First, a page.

People have an inherent human inclination to connect with nature. Yet we spend the vast majority of our time indoors, which can have a major impact on health and well-being.
Biophilic design provides building occupants with a connection to the outside environment. Indoor water features can bring not only the soothing sound of water, but also the patterns of light reflecting off the surface of the water. Natural ventilation, indoor gardens, natural ventilation, and the use of natural materials and patterns all find their way into biophilic design. Biophilic design also uses exterior gardens and trees to create as natural an environment as possible outside the building, and a way for people to connect with that setting. As with other modern design approaches, this means bigger windows to allow views through to the outside and varying intensities of natural light.
Not every built environment lends itself to this strategy, which is where the AV industry enters the picture. Earlier this year CE Pro’s Julie Jacobson made the case for AV to embrace biophilic design opportunities in this article: https://www.cepro.com/news/biophilia_smart_home_pros_can_own_wellness_category.
Biophilic design is nothing new to Draper. Here are a few ways we can help you contribute to a successful biophilic design:
Creating artificial windows.
What can you do to bring nature into the middle of a large building? One idea is to use artificial windows, as mentioned in this 2016 blog post: https://blog.interface.com/simulated-nature-research-gets-real. There is some merit from mounting a videowall and displaying natural content. We humans like context, though, so an even better solution would be a custom trim frame that looks like a window frame.
Dealing with less than ideal views.
Not every window has a great view of nature, so why not use graphic shades to add it? Interior windows that look out over bleak courtyards or offices where the only view is another building can be turned into calming art by adding some nature scenes or natural patterns with graphic shades.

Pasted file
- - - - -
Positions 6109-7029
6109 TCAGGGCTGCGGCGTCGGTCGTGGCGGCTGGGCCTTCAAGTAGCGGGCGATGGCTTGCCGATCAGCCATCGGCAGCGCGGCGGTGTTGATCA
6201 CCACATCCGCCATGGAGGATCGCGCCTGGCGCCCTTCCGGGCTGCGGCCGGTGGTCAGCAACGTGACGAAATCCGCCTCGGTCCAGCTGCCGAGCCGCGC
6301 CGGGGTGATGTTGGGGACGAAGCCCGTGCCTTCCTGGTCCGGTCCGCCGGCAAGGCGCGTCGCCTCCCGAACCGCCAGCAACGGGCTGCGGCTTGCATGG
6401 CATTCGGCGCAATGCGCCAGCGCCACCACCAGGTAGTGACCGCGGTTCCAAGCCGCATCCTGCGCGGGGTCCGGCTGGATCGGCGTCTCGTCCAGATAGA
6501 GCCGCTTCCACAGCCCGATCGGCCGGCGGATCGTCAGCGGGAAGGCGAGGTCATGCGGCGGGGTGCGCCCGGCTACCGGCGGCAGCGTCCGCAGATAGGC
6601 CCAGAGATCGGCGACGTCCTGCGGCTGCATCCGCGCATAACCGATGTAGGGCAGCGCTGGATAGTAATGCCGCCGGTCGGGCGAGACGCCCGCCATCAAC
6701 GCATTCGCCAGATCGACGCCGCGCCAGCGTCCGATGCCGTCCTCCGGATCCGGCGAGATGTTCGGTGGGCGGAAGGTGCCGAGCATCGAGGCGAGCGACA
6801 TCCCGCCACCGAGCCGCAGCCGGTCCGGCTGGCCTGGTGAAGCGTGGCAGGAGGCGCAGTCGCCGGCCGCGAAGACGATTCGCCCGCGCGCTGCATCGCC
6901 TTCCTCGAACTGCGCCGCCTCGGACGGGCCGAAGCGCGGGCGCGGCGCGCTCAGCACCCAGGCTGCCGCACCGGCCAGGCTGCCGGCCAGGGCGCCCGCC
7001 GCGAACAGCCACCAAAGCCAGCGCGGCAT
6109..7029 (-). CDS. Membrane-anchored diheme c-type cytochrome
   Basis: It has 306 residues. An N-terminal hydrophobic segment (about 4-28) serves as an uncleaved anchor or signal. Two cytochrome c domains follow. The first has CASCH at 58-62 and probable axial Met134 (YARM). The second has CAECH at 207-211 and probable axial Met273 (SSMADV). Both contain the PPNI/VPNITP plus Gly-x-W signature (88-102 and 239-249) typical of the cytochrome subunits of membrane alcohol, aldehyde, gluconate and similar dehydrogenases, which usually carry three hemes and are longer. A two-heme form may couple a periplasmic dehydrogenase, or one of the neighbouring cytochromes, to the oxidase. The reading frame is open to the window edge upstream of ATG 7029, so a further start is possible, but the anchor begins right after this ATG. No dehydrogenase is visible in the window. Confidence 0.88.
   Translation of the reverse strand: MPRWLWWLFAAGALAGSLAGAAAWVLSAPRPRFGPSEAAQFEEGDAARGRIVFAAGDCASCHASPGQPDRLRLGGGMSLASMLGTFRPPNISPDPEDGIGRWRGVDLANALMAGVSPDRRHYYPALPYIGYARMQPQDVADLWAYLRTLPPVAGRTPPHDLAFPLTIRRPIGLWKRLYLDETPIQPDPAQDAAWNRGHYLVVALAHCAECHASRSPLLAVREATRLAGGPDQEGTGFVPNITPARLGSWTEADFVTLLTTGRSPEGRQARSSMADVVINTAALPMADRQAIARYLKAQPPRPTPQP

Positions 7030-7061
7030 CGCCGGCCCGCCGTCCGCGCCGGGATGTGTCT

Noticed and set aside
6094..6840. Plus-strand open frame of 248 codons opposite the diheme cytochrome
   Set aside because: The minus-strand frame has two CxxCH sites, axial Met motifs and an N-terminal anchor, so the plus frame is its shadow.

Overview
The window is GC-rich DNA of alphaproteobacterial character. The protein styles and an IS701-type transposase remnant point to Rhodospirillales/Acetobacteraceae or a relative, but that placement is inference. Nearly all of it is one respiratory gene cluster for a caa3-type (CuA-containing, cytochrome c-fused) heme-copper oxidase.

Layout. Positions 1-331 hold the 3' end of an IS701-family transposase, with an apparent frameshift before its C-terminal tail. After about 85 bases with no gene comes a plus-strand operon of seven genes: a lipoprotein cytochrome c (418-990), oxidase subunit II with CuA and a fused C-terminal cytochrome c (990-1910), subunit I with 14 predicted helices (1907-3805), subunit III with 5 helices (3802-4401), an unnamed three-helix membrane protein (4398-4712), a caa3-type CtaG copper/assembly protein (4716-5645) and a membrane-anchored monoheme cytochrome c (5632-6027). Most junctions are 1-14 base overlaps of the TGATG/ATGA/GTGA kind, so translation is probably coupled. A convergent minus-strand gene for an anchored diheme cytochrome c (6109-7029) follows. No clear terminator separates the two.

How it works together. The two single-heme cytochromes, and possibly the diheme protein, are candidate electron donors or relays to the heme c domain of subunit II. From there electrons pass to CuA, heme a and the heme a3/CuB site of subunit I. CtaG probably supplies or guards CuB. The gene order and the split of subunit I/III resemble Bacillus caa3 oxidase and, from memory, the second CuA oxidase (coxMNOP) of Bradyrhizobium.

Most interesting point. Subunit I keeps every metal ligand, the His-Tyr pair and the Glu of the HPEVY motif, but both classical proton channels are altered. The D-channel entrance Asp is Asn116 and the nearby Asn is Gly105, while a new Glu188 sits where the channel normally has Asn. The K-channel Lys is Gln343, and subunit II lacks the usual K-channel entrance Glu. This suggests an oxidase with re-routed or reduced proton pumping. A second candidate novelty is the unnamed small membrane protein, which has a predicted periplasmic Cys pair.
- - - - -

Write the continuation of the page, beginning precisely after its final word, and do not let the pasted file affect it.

Coping with side effects.
More windows mean more glare, energy loss, and solar heat gain. In the past, this would have been addressed by factors such as size and location of window openings, exterior overhangs, and ventilation. In a modern building, however, more sophisticated shading is required to meet the requirements.
One key for solar control products in a biophilic design is for them to fit in well with the natural environment. Retractable exterior blinds can be hidden out of sight and deployed only when it becomes necessary. The light can then be manipulated by changing the angle of the louvers to provide changing lighting patterns while controlling glare.
Interior shades—available in several natural colors and patterns—can also help with glare reduction. Ultra-quiet motors ensure the least disruptive operation possible and connect to building control systems for automated performance.
When products such as the FlexWave Light Shelf or Bottom-Up FlexShades are added to the mix, light can be diffused or reflected further into the structure as glare and solar heat gain are reduced.
Hiding the evidence.
In the context of natural design, AV equipment can stand out like a sore thumb. There are ways to disguise equipment, but the easiest way is to simply hide it away when not in use. Projection screens, projectors, cameras, and other AV equipment can be recessed in ceilings, walls, or floors and brought into the room when needed by the touch of a button.
Click the "Contact Us" link below to talk to your Draper representative about how we can help you with your biophilic design.